Ana Carolina Lee Barbosa Del Bianco
Partner, Lawyer, Industrial Property Agent
Having graduated in Law from Paulista University and with a postgraduate degree in Civil Procedural Law from the Po[...]read +
by Ana Carolina Lee Barbosa Del Bianco
March 01, 2006
On September 6, 2005, the Brazilian Patent and Trademark Office (BPTO) issued Resolution No. 121/05. This Resolution regulates Article 125 of Law No. 9,279/96 (Industrial Property Law – IPL), which addresses highly renowned marks, and revokes Resolution No. 110 of January 27, 2004.
The new Resolution presented few changes if compared with the previous one, although the following modifications are worth noting:
a) In Article 2, the BPTO defined highly renowned marks and the parameters to be considered for analysis, such as: (i) the mark’s history; (ii) the image of the goods and services represented by its represents; and (iii) the sign’s attractiveness to the general public, which consequently extends to different market segments.
Note that the BPTO had previously elaborated the above-mentioned definition in its Resolution INPI/PROC/DICONS No. 54/2002, as an attempt to characterize highly renowned marks that was grounded in Brazil’s doctrine and based on the content of the Association Internationale pour la Protecion de la Proprieté Intellectuelle (AIPPI) regarding the matter.
Although this attempt to define highly renowned marks was valid, since it specified some of the characteristics inherent to them, explanation of these factors was still insufficient to curb the subjectivity surrounding the issue.
b) A requirement was included providing for invocation of the special protection conferred by IPL Article 125, upon filing of opposition or administrative nullity proceedings, presupposing conflict between the marks owned by the parties involved.
This requirement is unquestionably designed to prevent the filing of ungrounded opposition or administrative nullity proceedings submitted only for the purpose of securing the BPTO’s pronouncement of highly renowned status for the marks.
c) Analysis of a given mark’s renown now occurs upon examination of filed opposition or administrative nullity proceedings filed, and no longer before the analysis of the merit of these incidents as under the previous Resolution.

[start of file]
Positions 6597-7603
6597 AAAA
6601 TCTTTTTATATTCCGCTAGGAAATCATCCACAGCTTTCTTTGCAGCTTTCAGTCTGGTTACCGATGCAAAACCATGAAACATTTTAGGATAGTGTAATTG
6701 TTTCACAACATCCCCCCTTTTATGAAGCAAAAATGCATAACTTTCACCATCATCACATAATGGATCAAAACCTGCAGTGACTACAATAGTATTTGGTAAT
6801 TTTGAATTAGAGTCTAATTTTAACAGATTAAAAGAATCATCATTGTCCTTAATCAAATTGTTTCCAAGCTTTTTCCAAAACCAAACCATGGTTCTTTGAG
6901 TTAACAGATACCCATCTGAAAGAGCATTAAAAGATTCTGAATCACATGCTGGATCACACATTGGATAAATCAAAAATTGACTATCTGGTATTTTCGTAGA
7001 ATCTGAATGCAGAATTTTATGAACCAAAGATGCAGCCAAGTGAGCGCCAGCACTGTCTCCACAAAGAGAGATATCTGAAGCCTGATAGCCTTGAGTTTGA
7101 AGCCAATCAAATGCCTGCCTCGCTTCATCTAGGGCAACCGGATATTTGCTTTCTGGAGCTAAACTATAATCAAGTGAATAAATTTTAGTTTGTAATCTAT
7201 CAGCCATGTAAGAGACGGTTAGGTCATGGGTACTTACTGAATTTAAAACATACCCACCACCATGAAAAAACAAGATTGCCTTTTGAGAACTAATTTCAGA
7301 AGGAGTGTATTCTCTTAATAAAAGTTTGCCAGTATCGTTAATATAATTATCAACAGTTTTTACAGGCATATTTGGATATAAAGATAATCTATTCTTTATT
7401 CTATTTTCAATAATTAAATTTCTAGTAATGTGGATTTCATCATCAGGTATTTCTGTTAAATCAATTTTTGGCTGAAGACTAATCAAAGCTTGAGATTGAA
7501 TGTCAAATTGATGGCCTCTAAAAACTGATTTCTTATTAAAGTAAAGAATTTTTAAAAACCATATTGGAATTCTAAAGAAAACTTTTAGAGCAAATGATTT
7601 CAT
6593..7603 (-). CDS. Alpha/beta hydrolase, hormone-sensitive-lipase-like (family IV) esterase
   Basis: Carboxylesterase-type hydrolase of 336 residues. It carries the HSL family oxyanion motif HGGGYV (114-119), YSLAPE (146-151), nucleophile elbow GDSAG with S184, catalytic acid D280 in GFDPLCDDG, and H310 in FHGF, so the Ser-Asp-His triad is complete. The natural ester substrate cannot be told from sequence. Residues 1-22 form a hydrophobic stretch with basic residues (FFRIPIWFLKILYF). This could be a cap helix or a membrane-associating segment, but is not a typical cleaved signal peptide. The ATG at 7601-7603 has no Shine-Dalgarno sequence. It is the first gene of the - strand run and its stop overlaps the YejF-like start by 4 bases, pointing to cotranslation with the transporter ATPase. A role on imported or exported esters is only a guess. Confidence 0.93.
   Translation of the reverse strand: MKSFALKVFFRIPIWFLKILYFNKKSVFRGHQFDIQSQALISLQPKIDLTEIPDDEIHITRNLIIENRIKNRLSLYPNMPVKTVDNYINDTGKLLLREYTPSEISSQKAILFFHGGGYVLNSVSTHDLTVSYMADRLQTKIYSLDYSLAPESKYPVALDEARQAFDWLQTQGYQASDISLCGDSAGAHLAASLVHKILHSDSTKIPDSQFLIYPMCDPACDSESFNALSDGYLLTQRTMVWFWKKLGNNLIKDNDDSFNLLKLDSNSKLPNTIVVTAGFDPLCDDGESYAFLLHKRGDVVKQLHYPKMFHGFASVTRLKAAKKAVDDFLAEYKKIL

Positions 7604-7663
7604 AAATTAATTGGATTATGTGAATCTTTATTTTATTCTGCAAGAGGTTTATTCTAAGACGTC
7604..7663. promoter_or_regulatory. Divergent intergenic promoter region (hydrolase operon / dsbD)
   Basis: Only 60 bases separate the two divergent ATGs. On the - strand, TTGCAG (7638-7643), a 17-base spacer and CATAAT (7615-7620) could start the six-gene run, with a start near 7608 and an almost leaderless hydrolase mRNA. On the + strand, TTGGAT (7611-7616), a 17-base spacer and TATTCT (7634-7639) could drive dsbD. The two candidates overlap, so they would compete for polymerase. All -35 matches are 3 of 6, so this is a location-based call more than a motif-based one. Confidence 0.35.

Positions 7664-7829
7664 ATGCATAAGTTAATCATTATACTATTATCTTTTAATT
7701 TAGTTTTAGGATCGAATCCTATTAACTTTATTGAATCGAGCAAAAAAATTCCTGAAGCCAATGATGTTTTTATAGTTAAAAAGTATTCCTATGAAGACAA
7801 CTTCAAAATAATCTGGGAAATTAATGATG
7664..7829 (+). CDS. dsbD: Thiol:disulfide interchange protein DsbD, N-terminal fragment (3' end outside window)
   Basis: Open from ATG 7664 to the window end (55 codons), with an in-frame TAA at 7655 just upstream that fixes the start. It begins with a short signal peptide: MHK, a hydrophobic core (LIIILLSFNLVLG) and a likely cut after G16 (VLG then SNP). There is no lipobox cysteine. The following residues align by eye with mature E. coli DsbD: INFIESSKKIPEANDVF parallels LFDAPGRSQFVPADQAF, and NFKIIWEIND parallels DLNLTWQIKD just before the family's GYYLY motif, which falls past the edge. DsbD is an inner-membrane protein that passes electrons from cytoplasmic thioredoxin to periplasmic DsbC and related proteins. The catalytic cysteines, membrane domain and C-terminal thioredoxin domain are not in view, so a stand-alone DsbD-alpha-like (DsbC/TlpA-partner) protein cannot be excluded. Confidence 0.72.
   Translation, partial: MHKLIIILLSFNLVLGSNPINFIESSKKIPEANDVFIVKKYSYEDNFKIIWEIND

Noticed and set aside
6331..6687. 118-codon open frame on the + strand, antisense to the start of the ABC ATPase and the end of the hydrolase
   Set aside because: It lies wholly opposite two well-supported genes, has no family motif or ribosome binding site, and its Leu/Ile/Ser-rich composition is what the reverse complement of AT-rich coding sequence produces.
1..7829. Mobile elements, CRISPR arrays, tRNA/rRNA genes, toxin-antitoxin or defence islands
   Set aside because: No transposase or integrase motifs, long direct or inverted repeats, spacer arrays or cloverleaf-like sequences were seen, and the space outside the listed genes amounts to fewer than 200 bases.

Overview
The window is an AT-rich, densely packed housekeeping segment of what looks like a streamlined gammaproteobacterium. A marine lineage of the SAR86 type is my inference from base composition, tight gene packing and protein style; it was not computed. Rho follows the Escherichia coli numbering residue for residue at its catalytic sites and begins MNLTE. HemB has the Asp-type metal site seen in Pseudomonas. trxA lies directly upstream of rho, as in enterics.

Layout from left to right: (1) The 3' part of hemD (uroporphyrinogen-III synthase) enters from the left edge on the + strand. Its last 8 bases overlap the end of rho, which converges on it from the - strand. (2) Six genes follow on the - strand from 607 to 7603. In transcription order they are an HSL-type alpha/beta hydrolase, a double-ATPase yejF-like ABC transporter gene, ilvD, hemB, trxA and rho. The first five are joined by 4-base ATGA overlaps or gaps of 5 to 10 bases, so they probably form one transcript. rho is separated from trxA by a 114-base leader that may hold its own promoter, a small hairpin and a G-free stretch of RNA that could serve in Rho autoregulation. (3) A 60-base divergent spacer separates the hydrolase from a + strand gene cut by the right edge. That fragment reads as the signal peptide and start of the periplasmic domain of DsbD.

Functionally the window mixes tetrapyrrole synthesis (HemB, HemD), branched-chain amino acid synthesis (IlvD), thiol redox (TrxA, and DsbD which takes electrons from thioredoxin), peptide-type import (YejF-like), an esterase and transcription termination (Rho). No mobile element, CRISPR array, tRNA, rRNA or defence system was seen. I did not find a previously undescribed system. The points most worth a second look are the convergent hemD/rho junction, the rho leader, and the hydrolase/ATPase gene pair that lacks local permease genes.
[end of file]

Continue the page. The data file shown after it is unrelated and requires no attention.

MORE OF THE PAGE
d) A few inaccuracies of the former Resolution were corrected as it did not address the possibility of challenge to the special protection sought by the interested party, also in the response to the opposition.
e) Alterations were made regarding the composition of the Special Commission responsible for analyzing the request for recognition of a given mark’s highly renowned status. Formerly, the group included 3 sitting members and 2 alternates. Note that now this Commission is chaired by the BPTO’s current Director of Trademarks and is composed of 3 sitting members and 3 alternates, pursuant to BPTO’s Ordinance Order No. 314/2005 issued by the Institute on the same date as the Resolution under review.
f) Article 10, Paragraph 1, complemented the terms of Article 14, Paragraph 1, of the previous Resolution, establishing that subsequent to payment of a determined retribution in the period of protection of the highly renowned status (5 years), the mark owner will not be subject to any other fee for its maintenance, unless the BPTO requires additional documentation to this end.
Despite the changes noted above, the new Resolution, like its predecessor, did not address possible autonomous request of recognition of a mark’s renown.
In view of this, the recognition of the request that the BPTO recognize a mark’s highly renowned status is still only possible upon the filing of opposition or administrative nullity proceedings before the BPTO.
It may therefore be concluded that, despite changes to its form and content, regulation governing the matter in question does not address all the concerns of highly renowned marks for complete application Article 125 of the IPL.
*Co-authored with Diego Perandin